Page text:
Write the Rules for the Formation of Image by Spherical Mirrors

A ray chart for the case where the object is in front of the focal point is shown in the diagram on the right. Note that in this case, the light rays diverge after reflection from the mirror. When the light rays diverge after reflection, a virtual image is created. As with flat mirrors, the location of the image can be found by following all the reflected rays backwards until they intersect. To any observer, the reflected rays seem to deviate from this point. Thus, the intersection of the extended reflected rays is the pixel. Since light does not really penetrate this point (light never travels behind the mirror), the image is called a virtual image. Note that if the object is in front of the focal point, its image is a vertical, magnified image that is on the other side of the mirror. In fact, a generalization that can be made about all the virtual images produced by mirrors (planes and curves) is that they are always standing and are always on the other side of the mirror. The height of the object (h1) is always positive. The height (h2) of a virtual image is positive and that of a real image is negative. In other words, if the magnification has a plus sign, then the image is virtual and straight, and if the magnification has a minus sign, then the image is real and vice versa. Since the photo has a very fat body, it stands in front of a concave mirror.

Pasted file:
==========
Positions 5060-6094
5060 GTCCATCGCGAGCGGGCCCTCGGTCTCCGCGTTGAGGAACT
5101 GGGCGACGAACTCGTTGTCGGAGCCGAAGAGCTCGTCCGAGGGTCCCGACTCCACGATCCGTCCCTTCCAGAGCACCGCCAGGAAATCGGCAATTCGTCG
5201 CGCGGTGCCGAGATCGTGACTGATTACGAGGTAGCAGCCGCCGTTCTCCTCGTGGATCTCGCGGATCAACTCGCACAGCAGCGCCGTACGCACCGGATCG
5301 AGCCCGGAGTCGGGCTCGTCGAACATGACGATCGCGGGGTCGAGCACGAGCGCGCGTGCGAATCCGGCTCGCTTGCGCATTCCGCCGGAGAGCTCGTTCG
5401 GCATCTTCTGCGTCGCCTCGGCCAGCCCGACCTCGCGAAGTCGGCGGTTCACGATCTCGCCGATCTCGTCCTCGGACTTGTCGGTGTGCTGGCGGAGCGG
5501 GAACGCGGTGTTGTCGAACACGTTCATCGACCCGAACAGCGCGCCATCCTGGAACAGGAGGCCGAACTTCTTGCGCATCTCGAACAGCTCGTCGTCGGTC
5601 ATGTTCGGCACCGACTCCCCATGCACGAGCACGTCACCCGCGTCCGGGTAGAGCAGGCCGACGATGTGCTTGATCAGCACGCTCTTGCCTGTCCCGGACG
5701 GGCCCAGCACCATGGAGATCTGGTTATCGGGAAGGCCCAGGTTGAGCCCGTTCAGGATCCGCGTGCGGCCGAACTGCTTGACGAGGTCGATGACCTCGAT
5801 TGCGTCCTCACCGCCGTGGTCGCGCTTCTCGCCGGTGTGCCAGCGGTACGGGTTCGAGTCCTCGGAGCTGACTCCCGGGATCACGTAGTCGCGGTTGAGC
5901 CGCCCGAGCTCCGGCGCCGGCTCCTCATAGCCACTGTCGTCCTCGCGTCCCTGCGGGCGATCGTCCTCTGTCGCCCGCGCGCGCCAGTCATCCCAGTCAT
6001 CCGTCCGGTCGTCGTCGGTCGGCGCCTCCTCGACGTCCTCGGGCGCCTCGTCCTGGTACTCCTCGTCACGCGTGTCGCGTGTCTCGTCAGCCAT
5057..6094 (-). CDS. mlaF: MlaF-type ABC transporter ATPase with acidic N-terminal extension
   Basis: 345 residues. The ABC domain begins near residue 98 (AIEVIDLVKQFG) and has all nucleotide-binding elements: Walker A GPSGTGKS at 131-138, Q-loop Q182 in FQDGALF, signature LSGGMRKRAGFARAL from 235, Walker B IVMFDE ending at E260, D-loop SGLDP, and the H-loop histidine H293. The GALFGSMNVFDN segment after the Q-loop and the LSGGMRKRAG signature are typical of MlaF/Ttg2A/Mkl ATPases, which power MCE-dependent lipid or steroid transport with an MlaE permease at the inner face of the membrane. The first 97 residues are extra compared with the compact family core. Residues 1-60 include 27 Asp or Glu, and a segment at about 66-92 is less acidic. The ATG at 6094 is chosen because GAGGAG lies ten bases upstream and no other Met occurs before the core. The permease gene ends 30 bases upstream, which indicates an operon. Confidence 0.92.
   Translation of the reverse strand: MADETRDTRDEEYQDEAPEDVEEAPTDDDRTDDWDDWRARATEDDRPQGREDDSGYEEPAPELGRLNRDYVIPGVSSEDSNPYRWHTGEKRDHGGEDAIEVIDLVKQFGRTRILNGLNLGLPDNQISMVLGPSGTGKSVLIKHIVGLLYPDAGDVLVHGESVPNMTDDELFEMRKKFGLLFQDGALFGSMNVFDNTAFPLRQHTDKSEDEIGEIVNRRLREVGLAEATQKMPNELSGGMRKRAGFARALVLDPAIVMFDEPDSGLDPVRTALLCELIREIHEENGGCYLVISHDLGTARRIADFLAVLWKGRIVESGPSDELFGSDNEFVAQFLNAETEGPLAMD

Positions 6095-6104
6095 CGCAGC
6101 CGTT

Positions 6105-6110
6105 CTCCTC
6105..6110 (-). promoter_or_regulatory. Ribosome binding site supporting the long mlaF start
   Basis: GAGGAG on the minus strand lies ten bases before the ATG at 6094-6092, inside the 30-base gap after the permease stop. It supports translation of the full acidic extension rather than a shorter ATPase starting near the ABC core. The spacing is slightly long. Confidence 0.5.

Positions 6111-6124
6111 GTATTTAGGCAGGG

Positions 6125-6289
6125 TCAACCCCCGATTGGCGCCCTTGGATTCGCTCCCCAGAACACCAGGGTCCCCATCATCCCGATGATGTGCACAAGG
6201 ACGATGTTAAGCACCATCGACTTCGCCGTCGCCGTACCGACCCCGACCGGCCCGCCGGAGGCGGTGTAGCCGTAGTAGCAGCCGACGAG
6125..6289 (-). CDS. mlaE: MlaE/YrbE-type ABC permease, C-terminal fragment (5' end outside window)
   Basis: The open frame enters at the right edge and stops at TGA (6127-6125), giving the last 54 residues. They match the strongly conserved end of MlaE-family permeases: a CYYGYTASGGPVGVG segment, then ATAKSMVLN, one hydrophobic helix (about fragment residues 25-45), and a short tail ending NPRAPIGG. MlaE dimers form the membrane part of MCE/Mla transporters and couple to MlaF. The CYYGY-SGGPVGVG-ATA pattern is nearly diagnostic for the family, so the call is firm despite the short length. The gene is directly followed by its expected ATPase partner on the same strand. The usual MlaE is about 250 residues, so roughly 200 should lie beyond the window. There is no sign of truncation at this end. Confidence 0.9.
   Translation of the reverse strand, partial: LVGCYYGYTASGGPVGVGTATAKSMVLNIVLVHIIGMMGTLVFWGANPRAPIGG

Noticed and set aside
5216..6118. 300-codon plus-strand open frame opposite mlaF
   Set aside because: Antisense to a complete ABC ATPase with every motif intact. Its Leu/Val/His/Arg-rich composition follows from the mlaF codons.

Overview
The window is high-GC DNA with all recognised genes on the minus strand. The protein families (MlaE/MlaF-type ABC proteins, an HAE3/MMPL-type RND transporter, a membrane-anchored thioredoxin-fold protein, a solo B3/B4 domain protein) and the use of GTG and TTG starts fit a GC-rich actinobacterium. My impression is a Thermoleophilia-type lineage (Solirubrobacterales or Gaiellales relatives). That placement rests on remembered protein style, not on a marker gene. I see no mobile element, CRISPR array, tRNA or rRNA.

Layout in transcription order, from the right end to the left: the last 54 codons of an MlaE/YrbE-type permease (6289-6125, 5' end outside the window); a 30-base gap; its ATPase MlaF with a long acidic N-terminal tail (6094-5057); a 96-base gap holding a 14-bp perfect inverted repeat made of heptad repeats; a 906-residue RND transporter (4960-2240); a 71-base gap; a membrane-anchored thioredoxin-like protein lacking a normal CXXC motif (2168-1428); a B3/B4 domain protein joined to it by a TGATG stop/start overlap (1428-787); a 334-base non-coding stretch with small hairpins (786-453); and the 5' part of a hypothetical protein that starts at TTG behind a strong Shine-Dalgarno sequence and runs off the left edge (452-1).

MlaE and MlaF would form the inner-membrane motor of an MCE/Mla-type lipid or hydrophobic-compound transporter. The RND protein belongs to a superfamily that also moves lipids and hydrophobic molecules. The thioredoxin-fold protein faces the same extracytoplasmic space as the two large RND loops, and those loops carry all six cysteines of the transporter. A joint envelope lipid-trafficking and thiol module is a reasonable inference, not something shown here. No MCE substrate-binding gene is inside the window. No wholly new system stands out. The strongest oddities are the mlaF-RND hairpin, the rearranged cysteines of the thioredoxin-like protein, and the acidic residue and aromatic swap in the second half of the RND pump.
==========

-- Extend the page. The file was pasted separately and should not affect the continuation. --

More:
Case 4: When an object is placed in the center of the curvature (at C), both rays pass through the focus. The image formed is:in the center of the curvature, real and vice versa, equal in size to that of an object. The surface that reflects almost all types of light that fall on it is called a mirror. A mirror can have a flat surface or a curved surface. A mirror with a flat surface is called a flat mirror, and a mirror with a curved surface is called a spherical mirror. In this article, we will learn more about convex mirrors and concave mirrors. Q: The value of the focal length of the lens is equal to the value of the distance of the image if the rays are: Case 5: If an object is beyond the center of curvature (beyond C), the image formed: between F and C, real and inverted, is smaller than the object. When an object is placed beyond C, an image is created between C&F. The two most well-known types of mirrors are: in the triangle we have, and in the triangle we have, where is the distance from the object and the distance from the image.